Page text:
Blood Orange Spice Cake.
Not to mention the bourbon candied orange glaze or the fresh ginger in the cake itself–this thing is glorious in all of its fancy flavors. My favorite part though? It’s a naked cake, so once you get it into the cake box and on its journey to the lucky recipient, you need not worry about how it’s going to look after it’s bumped the sides of the box a few (hundred) times. That was always my least favorite part about traveling cakes–all the beauty could be ruined with a quick stop in the car or a trip over a crack in the sidewalk.
I had the idea for this cake because I love puns and what’s funnier than a blood orange my bloody valentine cake? It makes me think about the fact that you could make this cake after a breakup–and then listen to that Good Charlotte Album from 2002 or watch the 80’s slasher film and eat your feelings. You could also give it to your current valentine and just call it a spice cake. Regardless, it’s so delicious. I note below, but I’ll say it up here too, simply double the frosting recipe to have enough to ice the entire cake, but be aware that the cake will need a thin base layer before adding the final layer of frosting as it is a touch crumby. And watch out for cracks in the pavement.
Blood Orange Spice Cake
Adapted from Grand Central Bakery Cookbook
- 9 T (4.5 oz) Unsalted butter, at room temperature
- 1 1/4 c (8.75 oz) Light brown sugar, packed
- 1 1/2 c All purpose flour
- 3/4 t Baking powder
- 1/4 t Salt
- 1 1/2 t Cinnamon
- 1 T Ginger, minced
- 2 Eggs, room temperature
- 3/4 t Vanilla extract
- 1 c Sour cream, room temperature
- 1 1/2 T Blood orange zest
- 1-2 Blood oranges, thinly sliced
- 4 oz Blood orange juice (about 2 more blood oranges)
- 2 oz Bourbon
- 1/4 c Super fine sugar (or to taste)
- 2 T Water
- 6 oz Cream cheese, at room temperature
- 4 T Unsalted butter, at room temperature
- 1 1/2 c Confectioners’ sugar
- 1 T Maple sugar
Preheat the oven to 350°F. Start by creaming the butter and sugar at a high speed in a stand mixer. While that gets to work, combine all dry ingredients in a separate bowl. The sugar will not completely dissolve in the butter, but the mixture should be fluffy looking and still a bit sandy feeling between the fingers. Scrape the sides of the bowl repeatedly throughout the entire process. Lower the speed on the mixer and slowly add the eggs one at a time followed by the vanilla.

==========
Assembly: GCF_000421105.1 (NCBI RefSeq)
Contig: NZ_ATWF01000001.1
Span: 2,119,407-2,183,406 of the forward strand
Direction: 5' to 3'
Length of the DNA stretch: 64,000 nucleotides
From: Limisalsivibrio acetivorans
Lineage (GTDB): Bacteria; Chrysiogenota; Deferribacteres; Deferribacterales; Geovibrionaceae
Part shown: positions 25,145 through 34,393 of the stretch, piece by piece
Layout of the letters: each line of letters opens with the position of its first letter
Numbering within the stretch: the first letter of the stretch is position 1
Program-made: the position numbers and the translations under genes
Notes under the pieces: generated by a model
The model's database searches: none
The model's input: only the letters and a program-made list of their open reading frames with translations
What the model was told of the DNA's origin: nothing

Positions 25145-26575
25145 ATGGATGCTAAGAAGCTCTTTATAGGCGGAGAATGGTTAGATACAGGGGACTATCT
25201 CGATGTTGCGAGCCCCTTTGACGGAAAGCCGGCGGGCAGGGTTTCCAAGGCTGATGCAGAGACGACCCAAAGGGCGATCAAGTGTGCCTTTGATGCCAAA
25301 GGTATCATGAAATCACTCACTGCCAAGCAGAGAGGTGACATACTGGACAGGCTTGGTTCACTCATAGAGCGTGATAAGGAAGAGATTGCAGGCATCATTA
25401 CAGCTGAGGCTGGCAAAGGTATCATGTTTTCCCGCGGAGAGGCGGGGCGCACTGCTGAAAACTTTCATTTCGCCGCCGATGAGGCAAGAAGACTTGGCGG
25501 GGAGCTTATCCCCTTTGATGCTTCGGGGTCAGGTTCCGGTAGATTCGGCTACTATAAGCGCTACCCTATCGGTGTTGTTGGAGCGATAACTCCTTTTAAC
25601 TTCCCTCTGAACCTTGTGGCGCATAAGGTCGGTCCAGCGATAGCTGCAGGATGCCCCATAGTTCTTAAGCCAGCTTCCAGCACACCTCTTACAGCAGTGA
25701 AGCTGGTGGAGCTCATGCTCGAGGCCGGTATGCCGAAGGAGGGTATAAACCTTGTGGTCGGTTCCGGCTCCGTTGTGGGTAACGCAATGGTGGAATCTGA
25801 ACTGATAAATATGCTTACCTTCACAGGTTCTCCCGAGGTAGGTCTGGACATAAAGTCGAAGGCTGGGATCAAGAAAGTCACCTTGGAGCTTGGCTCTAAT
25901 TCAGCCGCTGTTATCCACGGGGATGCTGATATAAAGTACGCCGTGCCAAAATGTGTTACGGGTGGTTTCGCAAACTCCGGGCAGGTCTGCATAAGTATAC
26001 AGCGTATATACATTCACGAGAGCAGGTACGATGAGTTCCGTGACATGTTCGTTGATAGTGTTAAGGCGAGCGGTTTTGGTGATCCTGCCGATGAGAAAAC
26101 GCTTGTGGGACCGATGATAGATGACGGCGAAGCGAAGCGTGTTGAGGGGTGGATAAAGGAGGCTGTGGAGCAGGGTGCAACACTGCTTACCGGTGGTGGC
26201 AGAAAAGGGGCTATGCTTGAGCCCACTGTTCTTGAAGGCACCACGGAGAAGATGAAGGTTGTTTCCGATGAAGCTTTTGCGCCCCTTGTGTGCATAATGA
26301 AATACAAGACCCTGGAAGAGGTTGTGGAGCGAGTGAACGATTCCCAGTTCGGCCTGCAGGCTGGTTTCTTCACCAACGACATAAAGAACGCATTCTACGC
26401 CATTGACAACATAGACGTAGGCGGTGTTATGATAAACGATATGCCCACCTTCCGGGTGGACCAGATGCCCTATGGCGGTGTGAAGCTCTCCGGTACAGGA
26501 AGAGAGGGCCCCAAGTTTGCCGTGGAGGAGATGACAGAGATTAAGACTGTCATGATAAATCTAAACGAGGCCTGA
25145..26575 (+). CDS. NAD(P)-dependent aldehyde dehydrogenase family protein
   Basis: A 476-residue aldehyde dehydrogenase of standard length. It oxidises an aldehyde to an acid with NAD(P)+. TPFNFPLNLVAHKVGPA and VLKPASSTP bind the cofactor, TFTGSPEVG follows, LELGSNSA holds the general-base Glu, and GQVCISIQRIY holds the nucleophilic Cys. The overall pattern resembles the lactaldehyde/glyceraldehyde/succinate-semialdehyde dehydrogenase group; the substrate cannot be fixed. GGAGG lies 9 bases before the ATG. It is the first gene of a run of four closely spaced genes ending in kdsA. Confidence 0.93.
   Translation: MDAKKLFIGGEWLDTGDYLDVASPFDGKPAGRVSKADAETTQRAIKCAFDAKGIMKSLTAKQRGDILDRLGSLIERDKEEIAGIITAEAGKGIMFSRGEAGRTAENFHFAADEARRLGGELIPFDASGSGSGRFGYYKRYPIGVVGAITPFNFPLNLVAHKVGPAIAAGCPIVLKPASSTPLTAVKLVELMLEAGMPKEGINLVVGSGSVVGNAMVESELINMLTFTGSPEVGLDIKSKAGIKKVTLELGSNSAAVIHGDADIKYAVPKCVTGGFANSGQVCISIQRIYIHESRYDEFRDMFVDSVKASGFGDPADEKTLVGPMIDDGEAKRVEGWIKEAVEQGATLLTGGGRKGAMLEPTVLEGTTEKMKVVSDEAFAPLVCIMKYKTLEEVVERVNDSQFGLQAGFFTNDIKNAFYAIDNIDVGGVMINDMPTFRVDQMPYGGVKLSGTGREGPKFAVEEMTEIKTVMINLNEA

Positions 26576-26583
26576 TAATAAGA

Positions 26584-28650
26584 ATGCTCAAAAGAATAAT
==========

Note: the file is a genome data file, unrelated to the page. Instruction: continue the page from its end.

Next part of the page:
To incorporate the remaining ingredients, add the sour cream and dry ingredients, alternating 1/4 cup at a time, making sure to end with dry ingredients. Just after adding the last of the ingredients, stop the mixer and incorporate the remaining mix and zest using a stiff spatula.
in a 9 inch pan, line the bottom with parchment paper and butter the sides. Fill the pan with the cake batter. Slap the pan a few times on a large flat surface to pull air bubbles, and follow up with running a butter knive through the pan in a circle smoothly without lifting it up, 1 inch from the edge. This will allow the cake to rise evenly–my favorite tip from the cookbook so far! Bake for 40 minutes until golden brown–a toothpick should come out of the center of the cake mostly clean (1-2 crumbs is fine). Remove cake from the pan and cool in a rack for 40-50 minutes.
Cut the cake once it’s cooled–I do this by tracing my way around with a paring knife first, then slowly following the lines with a long knife (see the above shot). This cake is deliciously crumby, so a light cream cheese frosting is very important to avoid pulling the cake apart as you frost. Reserve half of the frosting for the top, and create a thin layer on the bottom half. Add more to the top of the thin layer until you’ve used up the first half of the frosting. Here you can either place the top on or, for fun, skip down to the next paragraph and cook down the oranges and stick them in the middle! No? Ok then, slowly place the top half of the cake on top of the frosted center and repeat a thin layer on the top of the cake. Top with the rest of the frosting and even out using a flat icing tool or a flat icing knife. One trick I enjoy is heating whatever flattening tool you have in hot water before using on the cake. This will keep frosting from sticking to the tool and you can reheat it very easily. I preferred to leave this cake relatively naked–if you would like enough frosting to do the whole cake, simply double the frosting recipe.
Topping the cake is mostly based on your personal taste. I enjoyed the idea of candying the blood oranges to make them easier to eat–the visual of them on top of the cake I also find quite striking. If you’d like to embark on the adventure, you’ll find that it’s easy. Line the bottom of a pan with the orange slices, and top with the bourbon, sugar, and water, dispersing it evenly. Cook on low heat down to a syrup, flipping the orange slices as you go to ensure they cook through. Cool and place on top of cake.
Transfer to a cake box and deliver it to your best friend or love. Enjoy this blood orange spice cake and have a happy Valentine’s Day!